I read that separation anxiety hits hard at this age. I just didn't realize those articles meant for the parents.
I should be packing for my cross-country flight. But instead of covering my bed in a mountain of clothes, I am under the covers in a mountain of tears, wondering who prescribes Valium for separation anxiety. The pediatrician?
For the past 19 1/2 months, I have been able to tuck in my son at night and rock him when he wakes. The farthest I've ever been is down the hall. Next week, I will be 3,000 miles away, and the unlimited FaceTime minutes and two coupons for in-plane alcoholic beverages aren't enough to quell my fears.
Friends claim that my separation anxiety will pass. They promise that the absence of maternal responsibilities will reignite an internal flame that I hadn't even realized blew out. Waiting for me, just a mere plane ride away, is a guaranteed evening of bottomless daiquiris, pantsless streaking and a mark on my permanent record after getting caught robbing a trophy store dressed head to toe as an intoxicated unicorn. They promise "a night of epic and mythological proportions."
Interestingly, this promise of the pending perverted and profane has come from not my childless friends but rather other parents. A recent evening spent with fellow procreators led to a show and tell of battle wounds from postpartum partying.
"I got this one when I was in Mexico," my friend said, rolling up her pant leg to show off a shin scar. "We stole a bottle of tequila from behind the bar, and the owner sent his guard dog after us. Jumped a fence, tripped on a curb, bit the pavement, got this cut. But the tequila bottle was unharmed." High-fives went around the room, but I was puzzled.
"How 'bout you?" my friend asked, oblivious to my bewilderment. "No husband. No kid. Kicking it with your old college friends for a week. What kind of shenanigans are you planning?"
"Probably drink too much," I said. "Marry a hooker. Kidnap a baby. Steal a tiger."
"You're just reciting the plot from 'The Hangover,'" my friend said, looking genuinely disappointed, and the room fell into an awkward silence.
It was an odd sensation. I, too, have battle scars of debauchery I love to show off. There is the one from when I fell off a lifeguard stand after a guy tried to kiss me. And the one from when I fell off a bus in Papua New Guinea. But since I got pregnant, the only battle scars I've acquired are stretch marks.
It's not that I don't miss elements of my freedom. I do. I almost never go out. (And when I do, I'm never stealing a bottle of tequila from a Mexican attack dog.) I barely see my friends or have time to call my family. Or have time with just my husband. Or time with just myself. I'm very aware of just how lame I've become. But it was expected. I've been preparing for the lame days of parenthood since before I was pregnant.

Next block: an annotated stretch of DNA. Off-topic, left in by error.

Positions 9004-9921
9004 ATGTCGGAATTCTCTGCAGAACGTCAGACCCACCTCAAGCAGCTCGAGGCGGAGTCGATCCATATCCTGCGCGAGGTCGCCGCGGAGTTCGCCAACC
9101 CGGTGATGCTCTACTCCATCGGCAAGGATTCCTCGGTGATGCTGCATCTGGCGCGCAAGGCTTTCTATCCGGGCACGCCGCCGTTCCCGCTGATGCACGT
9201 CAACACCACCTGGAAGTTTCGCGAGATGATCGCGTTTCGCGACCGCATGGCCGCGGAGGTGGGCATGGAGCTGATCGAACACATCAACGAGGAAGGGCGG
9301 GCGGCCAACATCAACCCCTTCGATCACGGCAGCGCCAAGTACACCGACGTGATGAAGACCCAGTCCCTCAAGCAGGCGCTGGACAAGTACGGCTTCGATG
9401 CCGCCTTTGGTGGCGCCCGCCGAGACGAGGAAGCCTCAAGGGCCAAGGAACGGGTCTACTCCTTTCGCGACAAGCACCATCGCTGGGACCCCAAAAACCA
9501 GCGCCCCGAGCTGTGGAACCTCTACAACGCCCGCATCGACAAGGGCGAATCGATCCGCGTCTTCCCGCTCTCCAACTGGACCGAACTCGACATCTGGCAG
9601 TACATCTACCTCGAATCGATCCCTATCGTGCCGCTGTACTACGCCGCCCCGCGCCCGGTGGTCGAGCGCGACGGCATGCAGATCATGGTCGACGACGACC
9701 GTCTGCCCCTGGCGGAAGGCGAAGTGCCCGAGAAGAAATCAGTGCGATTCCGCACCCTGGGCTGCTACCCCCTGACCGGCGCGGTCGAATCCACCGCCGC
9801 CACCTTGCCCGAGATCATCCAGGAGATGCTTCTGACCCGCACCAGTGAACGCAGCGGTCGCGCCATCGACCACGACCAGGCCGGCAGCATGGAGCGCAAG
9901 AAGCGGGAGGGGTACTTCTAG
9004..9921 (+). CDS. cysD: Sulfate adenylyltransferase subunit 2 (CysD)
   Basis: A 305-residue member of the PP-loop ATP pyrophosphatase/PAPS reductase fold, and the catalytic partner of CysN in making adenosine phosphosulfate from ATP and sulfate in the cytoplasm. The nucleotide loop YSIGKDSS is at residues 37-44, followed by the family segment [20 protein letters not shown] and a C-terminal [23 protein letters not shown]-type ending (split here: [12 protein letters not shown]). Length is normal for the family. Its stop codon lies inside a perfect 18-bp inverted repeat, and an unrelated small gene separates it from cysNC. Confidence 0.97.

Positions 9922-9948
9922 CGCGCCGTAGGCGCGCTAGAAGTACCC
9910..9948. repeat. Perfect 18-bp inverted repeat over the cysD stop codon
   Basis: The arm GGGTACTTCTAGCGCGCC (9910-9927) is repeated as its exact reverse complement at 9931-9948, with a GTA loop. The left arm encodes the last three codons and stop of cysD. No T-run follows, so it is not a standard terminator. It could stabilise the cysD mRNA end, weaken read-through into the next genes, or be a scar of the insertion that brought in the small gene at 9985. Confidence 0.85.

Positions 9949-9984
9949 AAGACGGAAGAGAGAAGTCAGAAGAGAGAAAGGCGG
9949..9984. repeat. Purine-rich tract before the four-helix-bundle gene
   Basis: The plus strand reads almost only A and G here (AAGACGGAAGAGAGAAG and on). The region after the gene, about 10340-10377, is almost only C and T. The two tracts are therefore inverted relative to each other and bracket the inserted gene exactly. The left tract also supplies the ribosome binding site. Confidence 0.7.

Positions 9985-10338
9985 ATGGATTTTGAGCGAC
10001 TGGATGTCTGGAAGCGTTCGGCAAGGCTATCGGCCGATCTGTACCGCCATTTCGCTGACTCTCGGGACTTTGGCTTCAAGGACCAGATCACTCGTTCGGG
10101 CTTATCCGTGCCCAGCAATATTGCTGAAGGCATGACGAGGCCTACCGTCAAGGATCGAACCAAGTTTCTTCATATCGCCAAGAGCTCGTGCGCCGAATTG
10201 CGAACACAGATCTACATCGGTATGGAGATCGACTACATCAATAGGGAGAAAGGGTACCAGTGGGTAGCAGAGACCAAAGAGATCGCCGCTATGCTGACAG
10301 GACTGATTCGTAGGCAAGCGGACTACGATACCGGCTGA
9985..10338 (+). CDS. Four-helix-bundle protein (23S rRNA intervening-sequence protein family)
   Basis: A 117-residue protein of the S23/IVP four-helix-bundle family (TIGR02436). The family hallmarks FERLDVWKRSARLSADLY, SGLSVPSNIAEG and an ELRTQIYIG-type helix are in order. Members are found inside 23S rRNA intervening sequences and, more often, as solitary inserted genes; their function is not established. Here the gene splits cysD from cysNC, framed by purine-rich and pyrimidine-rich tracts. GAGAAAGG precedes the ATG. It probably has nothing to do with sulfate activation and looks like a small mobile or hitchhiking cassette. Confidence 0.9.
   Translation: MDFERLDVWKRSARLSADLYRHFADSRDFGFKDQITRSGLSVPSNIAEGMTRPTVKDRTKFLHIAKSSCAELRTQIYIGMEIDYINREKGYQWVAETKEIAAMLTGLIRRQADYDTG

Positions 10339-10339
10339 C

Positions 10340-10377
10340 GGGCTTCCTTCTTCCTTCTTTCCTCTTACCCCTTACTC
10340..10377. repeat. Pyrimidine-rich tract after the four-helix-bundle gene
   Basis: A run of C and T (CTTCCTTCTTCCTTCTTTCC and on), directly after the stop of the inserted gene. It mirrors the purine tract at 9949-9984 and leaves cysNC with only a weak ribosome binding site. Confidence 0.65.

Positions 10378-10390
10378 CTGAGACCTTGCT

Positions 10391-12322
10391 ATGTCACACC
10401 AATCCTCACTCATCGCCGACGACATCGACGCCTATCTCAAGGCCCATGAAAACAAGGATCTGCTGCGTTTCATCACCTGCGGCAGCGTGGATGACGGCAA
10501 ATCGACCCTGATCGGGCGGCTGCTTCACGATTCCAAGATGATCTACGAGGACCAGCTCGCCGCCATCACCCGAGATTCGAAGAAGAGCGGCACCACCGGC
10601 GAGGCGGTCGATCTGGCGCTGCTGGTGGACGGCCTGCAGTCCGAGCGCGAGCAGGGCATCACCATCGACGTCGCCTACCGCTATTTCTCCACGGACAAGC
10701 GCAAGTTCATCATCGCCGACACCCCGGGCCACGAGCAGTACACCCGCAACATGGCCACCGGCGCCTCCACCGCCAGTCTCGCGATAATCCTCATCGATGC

A month before we started trying to conceive, my husband surprised me with a reunion with my college friends in Las Vegas. Sin City was meant to live up to its name and provide us with four days of enough poor decisions, illegal activity and overall craziness to last me 18 years of domesticated responsibility.
Nineteen months into this whole parenting thing and the Vegas trip is still doing its job. I'm procrastinating from packing because instead of seeking "a night of epic and mythological proportions," I'm obsessing about missing my kid.
Maybe I need to be a parent longer before I get the postpartum itch to do something reckless. It's possible I'm still too new to the mommy game to seek out new battle wounds. But the more I think about the stories my friends told of evenings spent escaping Mexican attack dogs the more I think this promised "night of epic and mythological proportions" probably has a strong emphasis on the mythological.
As for me, it's time to start packing. I hope this time away from my baby will be as exciting and freeing as it is difficult and trying. I guess everyone, even moms, deserve a little something epic now and again.
Now, where did I put that unicorn costume?
Like Katiedid Langrock on Facebook, at http://www.facebook.com/katiedidhumor. To find out more about Katiedid Langrock and read features by other Creators Syndicate writers and cartoonists, visit the Creators Syndicate Web page at www.creators.com.